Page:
100 Ideas for New Paltz

12. move the dpw garage

Posted in infrastructure, planning and construction, smart growth by Jason West on June 12, 2009

Move the village Department of Public Works offices and garage down to the sewer plant

5 Responses

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  1. Billy said, on June 23, 2009 at 9:37 am

    That the sewer plant is located where it is is an unfortunate, decades-old legacy of poor planning. It makes no sense to compound the problem by further industrializing the riverfront. With its truck fleet and the need for significantly greater fuel and materials storage, that would be the net effect. It seems that it would also complicate access to the gardens and also cut into public parking down there, which has increased dramatically in the past year or two. I’m curious why you think this should happen? Are the current DPW facilities inadequate?

    • Jason West said, on June 23, 2009 at 9:42 pm

      The thinking on this one is to move the truck bays and offices down there without expanding the footprint of the existing plant. Besides the parking lot there that is never used, there is quite a bit of land within the fenced-in perimeter of the sewer plant itself.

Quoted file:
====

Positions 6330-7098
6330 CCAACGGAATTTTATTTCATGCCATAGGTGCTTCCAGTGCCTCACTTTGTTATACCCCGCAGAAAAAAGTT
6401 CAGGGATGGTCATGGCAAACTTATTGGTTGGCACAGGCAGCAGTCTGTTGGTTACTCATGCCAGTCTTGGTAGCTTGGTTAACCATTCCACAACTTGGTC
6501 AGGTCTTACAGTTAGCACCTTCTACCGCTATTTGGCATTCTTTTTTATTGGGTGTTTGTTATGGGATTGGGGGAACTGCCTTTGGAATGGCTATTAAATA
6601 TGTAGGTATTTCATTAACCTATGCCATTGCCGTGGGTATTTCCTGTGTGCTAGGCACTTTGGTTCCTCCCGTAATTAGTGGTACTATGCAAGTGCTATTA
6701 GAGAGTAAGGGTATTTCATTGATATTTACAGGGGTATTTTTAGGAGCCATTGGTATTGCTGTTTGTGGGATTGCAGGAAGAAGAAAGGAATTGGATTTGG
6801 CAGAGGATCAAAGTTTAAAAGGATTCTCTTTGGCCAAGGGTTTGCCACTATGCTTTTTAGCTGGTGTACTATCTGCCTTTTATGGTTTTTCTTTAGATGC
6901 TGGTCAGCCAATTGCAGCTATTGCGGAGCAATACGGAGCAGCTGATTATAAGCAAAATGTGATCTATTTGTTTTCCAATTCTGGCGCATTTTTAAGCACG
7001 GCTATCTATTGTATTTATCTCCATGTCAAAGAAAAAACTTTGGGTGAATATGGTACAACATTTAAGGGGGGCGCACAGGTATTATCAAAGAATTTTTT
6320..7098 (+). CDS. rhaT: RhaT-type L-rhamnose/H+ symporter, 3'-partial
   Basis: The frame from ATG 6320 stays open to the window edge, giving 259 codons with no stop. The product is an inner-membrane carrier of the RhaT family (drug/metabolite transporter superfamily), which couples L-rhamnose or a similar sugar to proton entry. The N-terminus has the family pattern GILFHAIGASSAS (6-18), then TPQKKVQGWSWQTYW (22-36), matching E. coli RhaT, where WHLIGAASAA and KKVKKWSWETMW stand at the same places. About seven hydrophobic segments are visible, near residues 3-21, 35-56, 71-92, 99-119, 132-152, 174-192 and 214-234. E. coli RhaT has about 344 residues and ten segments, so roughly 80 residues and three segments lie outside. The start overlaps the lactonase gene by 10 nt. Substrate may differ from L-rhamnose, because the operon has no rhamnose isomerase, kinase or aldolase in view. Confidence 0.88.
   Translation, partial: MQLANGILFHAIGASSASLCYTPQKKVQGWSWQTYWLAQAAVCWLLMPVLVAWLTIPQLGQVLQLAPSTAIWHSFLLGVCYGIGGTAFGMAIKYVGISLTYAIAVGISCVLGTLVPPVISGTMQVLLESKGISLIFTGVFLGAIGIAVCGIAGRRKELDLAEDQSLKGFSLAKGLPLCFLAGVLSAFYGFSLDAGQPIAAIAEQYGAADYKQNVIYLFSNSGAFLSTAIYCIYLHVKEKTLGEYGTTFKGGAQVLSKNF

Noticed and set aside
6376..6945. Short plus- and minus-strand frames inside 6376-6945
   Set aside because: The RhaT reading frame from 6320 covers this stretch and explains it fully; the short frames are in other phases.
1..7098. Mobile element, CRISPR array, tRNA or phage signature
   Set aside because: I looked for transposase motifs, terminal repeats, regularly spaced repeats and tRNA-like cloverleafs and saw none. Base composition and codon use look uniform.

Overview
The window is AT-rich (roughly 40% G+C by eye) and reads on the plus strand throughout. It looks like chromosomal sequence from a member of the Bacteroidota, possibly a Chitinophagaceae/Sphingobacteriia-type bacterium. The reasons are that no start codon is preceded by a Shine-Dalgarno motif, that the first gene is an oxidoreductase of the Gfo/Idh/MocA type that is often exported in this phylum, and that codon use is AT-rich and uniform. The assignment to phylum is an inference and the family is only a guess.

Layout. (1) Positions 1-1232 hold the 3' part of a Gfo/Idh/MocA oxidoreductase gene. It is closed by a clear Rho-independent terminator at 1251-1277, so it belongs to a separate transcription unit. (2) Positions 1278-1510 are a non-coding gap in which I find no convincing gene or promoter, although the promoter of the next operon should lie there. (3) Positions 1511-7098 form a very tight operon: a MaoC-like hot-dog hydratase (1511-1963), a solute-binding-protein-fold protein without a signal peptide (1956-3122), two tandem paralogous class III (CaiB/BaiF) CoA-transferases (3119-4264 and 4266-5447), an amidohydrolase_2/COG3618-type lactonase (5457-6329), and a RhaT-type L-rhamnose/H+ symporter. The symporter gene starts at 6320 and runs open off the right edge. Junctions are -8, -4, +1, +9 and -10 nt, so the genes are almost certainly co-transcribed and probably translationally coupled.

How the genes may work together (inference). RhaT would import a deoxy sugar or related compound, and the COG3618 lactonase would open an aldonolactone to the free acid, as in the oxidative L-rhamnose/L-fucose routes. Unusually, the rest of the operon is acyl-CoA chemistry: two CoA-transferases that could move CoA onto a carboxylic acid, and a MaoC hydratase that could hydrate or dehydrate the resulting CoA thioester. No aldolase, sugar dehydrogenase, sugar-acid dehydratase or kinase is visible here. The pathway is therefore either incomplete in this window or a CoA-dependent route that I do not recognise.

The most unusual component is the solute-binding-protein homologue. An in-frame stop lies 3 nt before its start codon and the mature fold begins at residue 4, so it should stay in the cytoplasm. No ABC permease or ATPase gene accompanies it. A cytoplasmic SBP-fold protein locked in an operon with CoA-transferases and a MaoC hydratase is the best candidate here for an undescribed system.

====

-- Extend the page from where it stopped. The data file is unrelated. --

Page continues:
2. Billy said, on June 24, 2009 at 8:54 am

    I know you’ve been out of town for a while, Jason. Check out the parking lot on a nice weekend evening. The overflow from Gilded Otter/La Stazione is in that lot after they’ve finished parking all over the lawn. It also fills up with people unloading their bikes for rail trail rides. Perhaps we should move DPW to the new commuter lot on North Chestnut which, on a busy day, has about four cars in it. I reckon it took about $150K and 6 months per car to build that lot. What a boondoggle.

    • Jason West said, on June 25, 2009 at 9:42 pm

      Good point, Billy – maybe i haven’t seen that parking lot on busy weekends. I’ll try to remember to head down there on a busy tourist day. I do remember it being used — but more on the Huguenot Street end than the sewer plant end. At least down there, there’s lots of space, some of which is used as a utlilitarian storage area for mulch, old storm pipes, etc. It seems to me that we could integrate the garage and offices into the existing plant and, if necessary, use the back part of the parking lot. We don’t need to use the same exact garage design, either — there could be stand alone storage sheds within the sewer plant grounds for some of what is stored in the current garage, for example.

  3. Julia said, on April 25, 2011 at 4:04 pm

    What is the reason for moving the garage and offices? Is it causing a problem or inefficiency where it is?

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